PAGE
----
Some people believe that EU migrant workers come to the UK in order to claim benefits, or to work in jobs that are low paid so that they can claim benefits like tax credits that can be sent back to their families at home elsewhere in Europe. Some other people believe that EU migrant workers ‘take’ jobs from UK workers and undercut wages and other labour standards. The British Prime Minister, David Cameron, takes the view that EU migration to the UK is inflating the costs of social security and burdening over-stretched public services. He is currently seeking changes to the EU Treaty rules on free movement as part of his negotiations with the EU prior to the UK’s referendum about EU membership, which is expected to take place later this year.
Throughout 2016, we will be exploring the experiences of people who come to work in the UK from other EU Member States. Our aim is to gather robust empirical evidence about EU migrants' experiences of finding work and being in employment in the UK, as well as exploring EU migrant workers’ use of social security, particularly in situations where a person cannot find work or his or her pay is sufficiently low that it needs to be supplemented.
This research project will examine:
- law: what are EU migrant workers entitled to under EU and UK law?
- practice: how many EU migrants claim benefits; what benefits do they claim and obtain; and what happens if they are turned down for benefits?
- experience: what is it like being an EU migrant coming to the UK; what obstacles do migrants face and what are their hopes and expectations; what do they do to look for work and what use do they make of benefits; what help and support do migrants receive and from whom?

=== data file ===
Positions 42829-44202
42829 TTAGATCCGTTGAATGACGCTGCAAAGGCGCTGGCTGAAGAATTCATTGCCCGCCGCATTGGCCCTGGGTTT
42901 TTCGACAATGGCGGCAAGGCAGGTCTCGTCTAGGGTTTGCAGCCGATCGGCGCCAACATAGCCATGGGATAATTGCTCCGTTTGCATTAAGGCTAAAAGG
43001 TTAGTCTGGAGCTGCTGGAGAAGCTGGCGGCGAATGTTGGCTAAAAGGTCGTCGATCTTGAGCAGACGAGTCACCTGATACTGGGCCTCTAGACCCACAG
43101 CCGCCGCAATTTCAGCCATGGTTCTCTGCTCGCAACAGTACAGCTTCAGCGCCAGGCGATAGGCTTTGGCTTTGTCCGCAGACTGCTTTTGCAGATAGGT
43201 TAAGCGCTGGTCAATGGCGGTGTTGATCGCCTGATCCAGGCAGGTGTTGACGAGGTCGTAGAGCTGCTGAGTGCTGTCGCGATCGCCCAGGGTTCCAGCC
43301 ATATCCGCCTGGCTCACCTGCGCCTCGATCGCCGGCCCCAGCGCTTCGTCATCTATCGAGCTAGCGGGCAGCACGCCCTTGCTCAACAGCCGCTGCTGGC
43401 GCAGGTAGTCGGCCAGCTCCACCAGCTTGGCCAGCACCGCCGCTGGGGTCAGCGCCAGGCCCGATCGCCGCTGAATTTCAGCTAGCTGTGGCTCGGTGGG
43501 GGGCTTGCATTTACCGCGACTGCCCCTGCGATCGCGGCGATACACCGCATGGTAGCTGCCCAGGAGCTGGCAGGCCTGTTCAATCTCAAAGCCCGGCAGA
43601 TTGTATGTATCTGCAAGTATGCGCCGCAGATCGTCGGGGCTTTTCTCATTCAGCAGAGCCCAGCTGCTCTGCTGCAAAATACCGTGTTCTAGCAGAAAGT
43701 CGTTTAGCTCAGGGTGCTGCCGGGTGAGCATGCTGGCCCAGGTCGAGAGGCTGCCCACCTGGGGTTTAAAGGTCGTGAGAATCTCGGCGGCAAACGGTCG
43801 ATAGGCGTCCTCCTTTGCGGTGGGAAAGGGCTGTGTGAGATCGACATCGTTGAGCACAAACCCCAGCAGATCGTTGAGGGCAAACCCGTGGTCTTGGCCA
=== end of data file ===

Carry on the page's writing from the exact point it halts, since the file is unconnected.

We will be interviewing migrant workers and spending time with organisations that work with migrant workers and businesses that employ them. We will also be holding focus groups and discussion events. We hope to be able to follow a small group of migrant workers and document on film their experiences of arriving in the UK and navigating the labour market and social security system. We will provide a larger group of migrant workers with cameras to capture their experiences on film. Alongside this work with migrant workers we will be exploring decisions of the Social Entitlement Chamber of the Upper Tier Tribunal to examine how many cases are brought by EU migrant workers, what those cases are about and how successful migrant workers are before tribunals.
By combining this insight with knowledge about the law in this field, we hope to shed new light on the big question of how we adequately regulate migration within a socio-economically diverse EU and a post-financial crisis context. This question is central to Brexit and to the outcome of the UK ’s referendum on EU membership on 23 June 2016. We hope that this research project will help to inform public debate in advance of this momentous event.